Your book will not market itself. If self-publishing, you will also need to self-market your book. A traditional publisher knows how to properly publish and market your book, so you will be found by new readers. In a sea of books, you have to stand out. A lack of knowledge of how to properly market a book can really hurt an author, after having put so much time and energy into creating the manuscript. After all, hundreds of thousands of books, many of them self-published, hit the readers’ market every year. Good marketing, including advance advertising and book-signing events, will provide your book with a better chance of becoming the next best-seller.

Legal agreements

Whether you end up self-publishing or going the traditional route, once you know how to find a publisher for your book, there will be legal agreements to read and sign along the way. Even if you decide against hiring an editor or graphic artist (again, you really shouldn’t!), you will most likely still encounter a legal agreement with your print-on-demand provider. Unless you only publish an e-book and sell it exclusively through your own website. If you want to sell it on a large scale through an online store, you may utilize Amazon’s Kindle services. There will also be legal agreements that you will need to read and sign. It’s imperative for you to understand the publishing process completely, so you don’t miss anything in your legal papers. You don’t want all your work to be for nothing.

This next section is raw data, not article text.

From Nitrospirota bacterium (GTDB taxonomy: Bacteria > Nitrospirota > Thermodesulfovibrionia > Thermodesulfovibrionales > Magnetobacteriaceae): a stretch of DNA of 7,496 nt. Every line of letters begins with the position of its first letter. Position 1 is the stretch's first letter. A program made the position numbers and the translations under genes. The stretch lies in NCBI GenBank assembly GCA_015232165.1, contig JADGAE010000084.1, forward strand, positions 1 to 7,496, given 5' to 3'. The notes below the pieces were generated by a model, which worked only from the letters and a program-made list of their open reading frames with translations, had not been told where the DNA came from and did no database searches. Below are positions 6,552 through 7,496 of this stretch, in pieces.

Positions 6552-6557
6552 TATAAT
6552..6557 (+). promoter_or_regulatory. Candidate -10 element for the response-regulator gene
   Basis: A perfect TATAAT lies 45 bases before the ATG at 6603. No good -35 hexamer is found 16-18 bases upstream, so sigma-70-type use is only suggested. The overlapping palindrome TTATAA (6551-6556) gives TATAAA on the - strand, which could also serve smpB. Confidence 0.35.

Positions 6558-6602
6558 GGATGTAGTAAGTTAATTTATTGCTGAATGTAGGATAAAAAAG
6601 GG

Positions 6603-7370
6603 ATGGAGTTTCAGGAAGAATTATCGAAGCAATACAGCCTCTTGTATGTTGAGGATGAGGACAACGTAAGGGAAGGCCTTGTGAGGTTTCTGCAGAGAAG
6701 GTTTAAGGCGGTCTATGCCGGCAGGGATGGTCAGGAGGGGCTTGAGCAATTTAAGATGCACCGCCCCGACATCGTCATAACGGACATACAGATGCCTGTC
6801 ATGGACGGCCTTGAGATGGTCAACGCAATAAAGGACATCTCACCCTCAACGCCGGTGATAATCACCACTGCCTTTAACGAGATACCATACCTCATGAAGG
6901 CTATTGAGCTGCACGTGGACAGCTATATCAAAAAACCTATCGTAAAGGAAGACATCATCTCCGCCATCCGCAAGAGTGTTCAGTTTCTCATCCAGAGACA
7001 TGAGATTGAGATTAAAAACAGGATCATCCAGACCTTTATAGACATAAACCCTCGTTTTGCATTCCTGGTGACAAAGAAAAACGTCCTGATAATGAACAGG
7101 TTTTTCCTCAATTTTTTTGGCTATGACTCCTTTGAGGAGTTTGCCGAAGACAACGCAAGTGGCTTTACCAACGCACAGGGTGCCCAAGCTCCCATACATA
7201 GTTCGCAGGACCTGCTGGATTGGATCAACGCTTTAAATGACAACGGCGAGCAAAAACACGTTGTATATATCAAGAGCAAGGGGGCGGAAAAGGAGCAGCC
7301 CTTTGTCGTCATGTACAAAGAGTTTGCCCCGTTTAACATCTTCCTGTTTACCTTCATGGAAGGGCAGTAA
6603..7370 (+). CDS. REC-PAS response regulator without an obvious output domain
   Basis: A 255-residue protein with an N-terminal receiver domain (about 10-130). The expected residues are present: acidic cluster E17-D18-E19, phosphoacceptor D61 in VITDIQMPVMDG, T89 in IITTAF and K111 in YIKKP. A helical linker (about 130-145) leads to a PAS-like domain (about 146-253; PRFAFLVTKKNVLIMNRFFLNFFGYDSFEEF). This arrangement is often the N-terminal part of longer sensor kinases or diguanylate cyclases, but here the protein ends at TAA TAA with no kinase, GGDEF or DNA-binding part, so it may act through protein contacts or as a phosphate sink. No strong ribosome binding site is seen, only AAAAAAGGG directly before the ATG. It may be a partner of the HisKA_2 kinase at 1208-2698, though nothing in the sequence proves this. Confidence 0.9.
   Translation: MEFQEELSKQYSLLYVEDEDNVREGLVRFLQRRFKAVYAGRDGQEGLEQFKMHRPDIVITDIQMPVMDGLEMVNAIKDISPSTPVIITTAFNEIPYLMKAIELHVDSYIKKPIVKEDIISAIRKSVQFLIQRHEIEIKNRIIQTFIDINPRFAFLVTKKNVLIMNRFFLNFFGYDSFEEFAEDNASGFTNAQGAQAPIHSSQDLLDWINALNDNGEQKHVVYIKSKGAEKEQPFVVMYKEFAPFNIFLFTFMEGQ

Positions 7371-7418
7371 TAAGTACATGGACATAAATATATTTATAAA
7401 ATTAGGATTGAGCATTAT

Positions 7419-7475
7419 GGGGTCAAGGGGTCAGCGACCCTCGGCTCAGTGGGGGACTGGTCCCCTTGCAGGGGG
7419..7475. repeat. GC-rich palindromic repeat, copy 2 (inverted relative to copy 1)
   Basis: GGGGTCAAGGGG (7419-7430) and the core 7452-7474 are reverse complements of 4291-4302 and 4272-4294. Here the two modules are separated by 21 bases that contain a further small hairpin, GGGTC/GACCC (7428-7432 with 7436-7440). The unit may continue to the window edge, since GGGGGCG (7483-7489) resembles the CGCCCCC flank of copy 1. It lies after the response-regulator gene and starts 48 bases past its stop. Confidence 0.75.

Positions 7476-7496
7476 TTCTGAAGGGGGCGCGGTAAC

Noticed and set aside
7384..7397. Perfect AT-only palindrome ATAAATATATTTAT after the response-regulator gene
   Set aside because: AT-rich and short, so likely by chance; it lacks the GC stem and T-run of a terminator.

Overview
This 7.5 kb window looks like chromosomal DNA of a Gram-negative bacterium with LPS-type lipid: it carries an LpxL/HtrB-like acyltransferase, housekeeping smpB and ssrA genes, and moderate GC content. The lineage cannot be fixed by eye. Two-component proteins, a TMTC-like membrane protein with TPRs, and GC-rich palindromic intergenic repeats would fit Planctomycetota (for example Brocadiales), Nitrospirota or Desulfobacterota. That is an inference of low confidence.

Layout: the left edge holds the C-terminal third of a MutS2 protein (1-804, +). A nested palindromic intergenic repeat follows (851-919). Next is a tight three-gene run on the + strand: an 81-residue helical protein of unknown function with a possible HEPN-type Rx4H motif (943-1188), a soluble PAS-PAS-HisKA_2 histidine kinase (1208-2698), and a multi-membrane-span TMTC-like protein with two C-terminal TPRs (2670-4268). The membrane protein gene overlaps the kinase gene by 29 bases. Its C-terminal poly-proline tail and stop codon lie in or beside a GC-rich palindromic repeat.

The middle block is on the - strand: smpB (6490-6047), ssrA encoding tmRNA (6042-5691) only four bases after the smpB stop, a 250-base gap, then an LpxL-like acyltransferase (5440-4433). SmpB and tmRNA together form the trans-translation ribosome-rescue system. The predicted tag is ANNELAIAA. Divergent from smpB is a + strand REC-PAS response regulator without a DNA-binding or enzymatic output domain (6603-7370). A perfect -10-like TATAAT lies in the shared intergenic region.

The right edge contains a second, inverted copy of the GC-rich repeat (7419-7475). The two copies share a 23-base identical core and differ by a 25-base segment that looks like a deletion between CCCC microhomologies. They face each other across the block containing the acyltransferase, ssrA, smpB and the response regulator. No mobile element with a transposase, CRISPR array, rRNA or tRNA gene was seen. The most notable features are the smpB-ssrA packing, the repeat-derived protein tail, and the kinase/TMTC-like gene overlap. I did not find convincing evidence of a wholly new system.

Self-Publishing For Free Comes With a Cost

In the end, you as the author decides how to find a publisher for your book and what services you want and need. If you decide to go the self-publishing route, be aware of these common mistakes many authors make:

Research your objective and potential market thoroughly

Without a traditional publisher, you will very likely not be able to get your hands on historical buyer data. Which makes it practically impossible to establish a baseline for who is buying the book, where it is being sold, and how to remarket your brand or other products to your buyers.

It is extremely rare for an author to end up with a flawless final manuscript without a professional editor. In fact, most published books go through many rounds of editing. Every typo and spelling mistake, every grammatical issue and inconsistency in your story – it’s all taken care of by your editor.

Think about your graphic design and layout. What is the main idea of your manuscript or the main character? There is illustration potential in this.

Have a solid marketing plan

Speak with people and basically advertise your book before you even publish it, and then continue to do so afterwards. Your book is basically like your business – you want it to reach a very specific audience and you want that audience to buy your book. You need a detailed marketing plan; actually, you need the whole business plan, including the financial section. Pricing your book right is difficult, especially without any historical buyer data.

Look at sample legal agreements from traditional publishers if you can.

By taking this measure, you can spot any inconsistencies in the legal papers you encounter on your self-publishing journey.